Insights

European Money Market Fund (MMF) Reform Update

The European Standards Market Authority and the European Systemic Risk Board published recommendations on EU money market fund reform in Q1 of this year. We don’t foresee any substantial changes for investors till 2024, however there are a number of key elements that investors should start thinking about. Here we explore the proposed changes and what these mean for cash investors.



In Q1 of this year, the European Standards Market Authority (ESMA) and the European Systemic Risk Board (ESRB) published recommendations on EU money market fund (MMF) reform. The European Commission is reviewing the input received on these recommendations and is preparing a legislative proposal (expected in Q3) for a formal review of EU money market fund regulations (MMFR). This proposal will trigger a round of legislative discussions and positioning; a final agreement would not be expected before Q1 2024. Any such agreement would likely also include an implementation period.

This all means that, for State Street Global Advisors’ MMF investors, there will be no substantial changes for at least two years. However, there are a number of issues that investors should begin thinking about.

Most significantly, the changes as recommended by ESMA and the ESRB would lead to the loss of stable net asset value (NAV) for the existing low volatility NAV (LVNAV) funds — i.e., the ability to price money market funds at $1.00, £1.00 or €1.00 — which would introduce price volatility into the MMF space. The recommended abolition of amortised cost accounting for the majority of assets and the abolition of the ability to round to two decimal points would both contribute to price volatility. Thus, the current LVNAV fund structure would cease to exist — it would become a variable NAV (VNAV) fund structure. Post-implementation, differing VNAV MMFs will likely be offered as a result, featuring different risk profiles, e.g.:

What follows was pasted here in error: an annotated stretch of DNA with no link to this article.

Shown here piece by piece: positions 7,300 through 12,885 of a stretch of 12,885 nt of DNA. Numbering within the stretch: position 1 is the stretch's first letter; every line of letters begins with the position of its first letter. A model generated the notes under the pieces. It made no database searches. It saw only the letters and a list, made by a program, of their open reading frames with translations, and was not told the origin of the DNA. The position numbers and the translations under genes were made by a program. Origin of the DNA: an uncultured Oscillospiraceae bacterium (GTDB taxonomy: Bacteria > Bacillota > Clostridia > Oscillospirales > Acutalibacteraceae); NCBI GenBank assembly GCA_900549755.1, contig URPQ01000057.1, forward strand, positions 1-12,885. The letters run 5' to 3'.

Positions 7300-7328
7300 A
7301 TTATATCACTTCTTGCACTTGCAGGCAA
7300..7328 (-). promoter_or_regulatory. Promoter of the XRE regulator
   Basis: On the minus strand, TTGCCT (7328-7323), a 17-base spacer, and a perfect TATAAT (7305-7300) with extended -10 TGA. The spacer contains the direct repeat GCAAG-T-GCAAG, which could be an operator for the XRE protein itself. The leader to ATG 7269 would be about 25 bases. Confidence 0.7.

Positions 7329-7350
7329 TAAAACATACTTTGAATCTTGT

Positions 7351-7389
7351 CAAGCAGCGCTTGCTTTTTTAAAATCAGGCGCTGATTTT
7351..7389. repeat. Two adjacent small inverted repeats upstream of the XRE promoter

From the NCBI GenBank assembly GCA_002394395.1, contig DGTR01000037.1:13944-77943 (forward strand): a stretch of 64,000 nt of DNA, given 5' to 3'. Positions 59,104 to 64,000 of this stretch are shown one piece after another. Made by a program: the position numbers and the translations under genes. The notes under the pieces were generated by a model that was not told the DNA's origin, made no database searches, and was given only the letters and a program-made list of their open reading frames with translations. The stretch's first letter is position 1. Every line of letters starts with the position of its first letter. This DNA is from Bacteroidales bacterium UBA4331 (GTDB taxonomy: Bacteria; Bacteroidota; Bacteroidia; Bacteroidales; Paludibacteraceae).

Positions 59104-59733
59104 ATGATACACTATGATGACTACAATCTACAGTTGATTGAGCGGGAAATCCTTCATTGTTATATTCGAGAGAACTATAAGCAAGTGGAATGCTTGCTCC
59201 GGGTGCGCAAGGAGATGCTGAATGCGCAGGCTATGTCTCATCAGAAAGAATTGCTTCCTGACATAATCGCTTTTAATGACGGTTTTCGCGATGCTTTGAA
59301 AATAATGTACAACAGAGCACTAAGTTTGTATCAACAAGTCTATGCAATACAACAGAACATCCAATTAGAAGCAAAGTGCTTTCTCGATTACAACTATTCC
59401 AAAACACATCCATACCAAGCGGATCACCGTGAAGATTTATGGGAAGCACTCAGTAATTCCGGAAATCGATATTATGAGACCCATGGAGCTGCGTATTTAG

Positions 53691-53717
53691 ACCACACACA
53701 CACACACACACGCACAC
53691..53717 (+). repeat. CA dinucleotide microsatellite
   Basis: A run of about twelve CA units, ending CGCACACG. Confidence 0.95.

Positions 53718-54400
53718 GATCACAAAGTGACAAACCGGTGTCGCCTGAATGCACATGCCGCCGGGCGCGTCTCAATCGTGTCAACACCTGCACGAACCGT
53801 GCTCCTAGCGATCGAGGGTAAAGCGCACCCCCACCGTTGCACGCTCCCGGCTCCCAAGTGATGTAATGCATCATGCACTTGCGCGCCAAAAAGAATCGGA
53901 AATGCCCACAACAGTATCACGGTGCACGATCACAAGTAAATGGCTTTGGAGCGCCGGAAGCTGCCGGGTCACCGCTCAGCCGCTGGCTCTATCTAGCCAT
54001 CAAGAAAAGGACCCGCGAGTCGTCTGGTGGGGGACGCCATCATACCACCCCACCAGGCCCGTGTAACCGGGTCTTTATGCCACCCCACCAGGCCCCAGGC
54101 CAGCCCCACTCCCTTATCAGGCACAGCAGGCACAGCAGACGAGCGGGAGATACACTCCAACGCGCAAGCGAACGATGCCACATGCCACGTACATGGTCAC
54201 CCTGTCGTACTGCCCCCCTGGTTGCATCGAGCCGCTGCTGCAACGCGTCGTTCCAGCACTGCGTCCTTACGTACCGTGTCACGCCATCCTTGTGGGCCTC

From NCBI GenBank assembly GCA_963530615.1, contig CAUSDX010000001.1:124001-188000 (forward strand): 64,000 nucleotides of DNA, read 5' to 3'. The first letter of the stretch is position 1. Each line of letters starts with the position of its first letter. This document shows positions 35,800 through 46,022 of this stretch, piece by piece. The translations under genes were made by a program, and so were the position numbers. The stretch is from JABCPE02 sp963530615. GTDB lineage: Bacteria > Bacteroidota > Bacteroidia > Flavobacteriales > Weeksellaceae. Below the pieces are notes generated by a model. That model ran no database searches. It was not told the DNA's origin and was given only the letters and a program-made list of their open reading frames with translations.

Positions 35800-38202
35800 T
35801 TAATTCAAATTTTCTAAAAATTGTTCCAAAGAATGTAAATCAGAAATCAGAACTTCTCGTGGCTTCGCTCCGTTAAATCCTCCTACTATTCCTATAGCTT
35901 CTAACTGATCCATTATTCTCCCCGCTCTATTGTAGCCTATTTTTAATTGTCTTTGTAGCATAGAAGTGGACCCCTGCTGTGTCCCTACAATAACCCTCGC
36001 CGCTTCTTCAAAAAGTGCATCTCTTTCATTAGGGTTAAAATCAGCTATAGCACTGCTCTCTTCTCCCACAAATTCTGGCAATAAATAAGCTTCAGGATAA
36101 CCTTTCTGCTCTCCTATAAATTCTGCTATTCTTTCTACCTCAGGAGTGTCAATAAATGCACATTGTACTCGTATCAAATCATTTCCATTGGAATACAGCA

• A new short-term VNAV fund structure (evolved from the legacy LVNAV fund structure) will be created, though investors will likely need to make system enhancements and changes to internal reporting due to the loss of the $1/£1/€1 pricing mechanism. This type of fund will continue to have high liquidity levels, though it is unclear if a short-term VNAV will be classified as a cash/cash equivalent (this is a key point that the MMF industry will lobby for). We would encourage all investors to have an initial conversation with their accounting partners to seek clarity on this issue.
  • Public debt MMFs might also be a consideration for investors. But little choice of sizeable funds in USD, and no availability in EUR and GBP, may limit availability.

In sum, we think that most European MMF investors will need to begin to get comfortable with the new short-term VNAV structure and its accounting, pricing, and reporting implications. On a positive note, the ESMA/ESRB proposal removes the cliff-edge effect we saw play out in 2020 between liquidity levels and fees/gates, which is advantageous for investors and market liquidity. Also, managers will likely be offered a larger choice of liquidity management tools and buffers to use during times of market stress.

For more information, and if you have any questions or would like a more detailed discussion, please contact your State Street Global Advisors Cash Sales representative.

 


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